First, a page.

Remembering Joan Watson


?? a state of ornithological ecstasy.? ? Time Magazine, 1949.


In the early morning hours of Friday the 19th of November, 1948, a small party of intrepid ornithologists boarded the Takitimu en-route to the other side of Lake Te Anau, searching for a seemingly lost echo of a far distant past.

Among them was a young woman from Invercargill by the name of Joan Telfer.

Joan had been tagging along with her boyfriend Rex Watson on his trips into the wild southern lands of Fiordland for some time, which were being led by Rex?s Sea Scout Master Dr. Geoffrey Orbell.

After a Deerstalking trip the previous April when Dr. Orbell and his young associates had discovered footprints which could only have come from a large bird of some kind, a concerted effort had been put into place to carry out an extensive search of the area.

The responsibility for documenting these endeavours was given to Joan, whose efficient organisation and shorthand typing skills were sorely needed.

”As they were walking along the beach, Rex spotted footprints. Doc measured them and thought they might be on to something. But when Doc sent the measurements to Dr. [Robert] Falla, the director of the Dominion Museum in Wellington, he thought they were too big to be a Takahe and were the prints of a white heron.” ? Joan Watson.

By 5.30am the party had landed upon the western shores of the lake and began the long and arduous ascent through dense beech forest.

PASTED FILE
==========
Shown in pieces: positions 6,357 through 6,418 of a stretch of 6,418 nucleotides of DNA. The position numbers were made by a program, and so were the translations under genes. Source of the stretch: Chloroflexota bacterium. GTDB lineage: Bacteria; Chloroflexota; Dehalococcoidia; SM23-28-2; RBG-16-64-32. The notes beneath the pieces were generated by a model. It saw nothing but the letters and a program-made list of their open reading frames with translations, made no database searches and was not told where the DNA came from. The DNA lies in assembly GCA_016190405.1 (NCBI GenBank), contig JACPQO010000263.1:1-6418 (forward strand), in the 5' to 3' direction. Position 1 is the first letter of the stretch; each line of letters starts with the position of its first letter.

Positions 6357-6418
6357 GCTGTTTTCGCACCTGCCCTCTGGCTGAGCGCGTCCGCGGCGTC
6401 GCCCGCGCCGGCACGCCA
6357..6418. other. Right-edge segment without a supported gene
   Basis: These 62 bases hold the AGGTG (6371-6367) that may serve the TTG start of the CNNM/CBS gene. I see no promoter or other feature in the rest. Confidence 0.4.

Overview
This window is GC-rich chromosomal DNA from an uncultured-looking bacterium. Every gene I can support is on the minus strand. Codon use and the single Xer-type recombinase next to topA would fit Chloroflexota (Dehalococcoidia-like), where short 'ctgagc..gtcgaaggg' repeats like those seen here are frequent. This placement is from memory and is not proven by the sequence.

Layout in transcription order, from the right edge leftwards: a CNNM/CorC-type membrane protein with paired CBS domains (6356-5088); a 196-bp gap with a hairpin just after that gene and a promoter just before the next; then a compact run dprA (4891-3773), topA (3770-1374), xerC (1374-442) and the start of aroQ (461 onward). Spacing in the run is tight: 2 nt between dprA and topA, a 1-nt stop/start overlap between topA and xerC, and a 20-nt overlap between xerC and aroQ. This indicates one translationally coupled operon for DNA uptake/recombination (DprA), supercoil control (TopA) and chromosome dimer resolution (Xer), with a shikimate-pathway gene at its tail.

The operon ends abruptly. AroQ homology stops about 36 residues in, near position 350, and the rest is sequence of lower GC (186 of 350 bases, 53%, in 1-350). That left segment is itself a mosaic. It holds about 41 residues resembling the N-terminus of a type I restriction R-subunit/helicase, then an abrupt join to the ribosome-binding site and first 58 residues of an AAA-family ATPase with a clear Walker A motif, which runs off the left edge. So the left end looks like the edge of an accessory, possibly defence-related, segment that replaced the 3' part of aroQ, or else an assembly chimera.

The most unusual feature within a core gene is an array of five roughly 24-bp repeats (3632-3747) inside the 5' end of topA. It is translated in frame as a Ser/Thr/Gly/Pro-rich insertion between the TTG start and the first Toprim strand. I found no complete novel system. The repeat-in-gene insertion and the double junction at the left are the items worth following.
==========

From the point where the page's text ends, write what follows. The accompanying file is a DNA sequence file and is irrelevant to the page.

After three and a half hours of climbing, they finally emerged onto the plateau above to begin the search properly.

The ground was covered by snow grass and boxwood, which at irregular intervals had been torn out and scuffed in an unusual manner.

A few moments later Dr. Orbell suddenly dropped to the ground as if he had seen a deer and motioned for everyone else to follow suit. With his telephoto lens attached to his movie camera, he began to film a sight long since believed to have been lost?in living memory.

A flounder net was produced from the party?s provisions which was then used to capture the two birds present who showed no outward signs of fear or trepidation as to their newly found predicament.

After photos, measurements and rough weights were comprehensively catalogued, the party left the area to return home, armed with this incontrovertible proof as to the existence of a colony of Takahe.



The news of this discovery was to spread like wildfire throughout the nation?s newsprint media, eventually reaching the headlines of international papers also.

A concerted effort was subsequently put in place in order to ensure the protection and safety of this small colony: eventually pulling the Takahe back from the brink of extinction.

The following year Joan and Rex were to marry and Joan went on to be crowned Miss Southland, eventually going on to be placed as runner-up in that year?s Miss New Zealand.

The two went on to become devoted parents to Huntley and Paula and run the Waikiwi Store on the outskirts of Invercargill.

They never lost their love and passion for the wild and untamed places of Fiordland: eventually building a holiday home in Te Anau which many more tramping trips would be planned and executed from in future years to come.

Just two days after their 65th Wedding Anniversary Rex was to sadly pass away at the age of 92.

In June of this year, we lost Joan: also in her 92nd year.

It?s thanks to the tireless and passionate voluntary work of people such as Rex and Joan, that we now still enjoy such treasures as the Takahe.

These people were true pioneers, whose shoulders much ongoing work towards conservation in this nation?is built upon.